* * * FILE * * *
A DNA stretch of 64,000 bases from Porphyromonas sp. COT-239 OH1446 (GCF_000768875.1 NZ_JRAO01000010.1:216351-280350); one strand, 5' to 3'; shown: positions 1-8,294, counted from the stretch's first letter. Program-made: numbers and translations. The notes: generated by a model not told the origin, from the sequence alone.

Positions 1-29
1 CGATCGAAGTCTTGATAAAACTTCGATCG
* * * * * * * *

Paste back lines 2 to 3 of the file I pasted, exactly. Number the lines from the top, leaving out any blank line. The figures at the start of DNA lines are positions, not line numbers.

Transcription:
Positions 1-29
1 CGATCGAAGTCTTGATAAAACTTCGATCG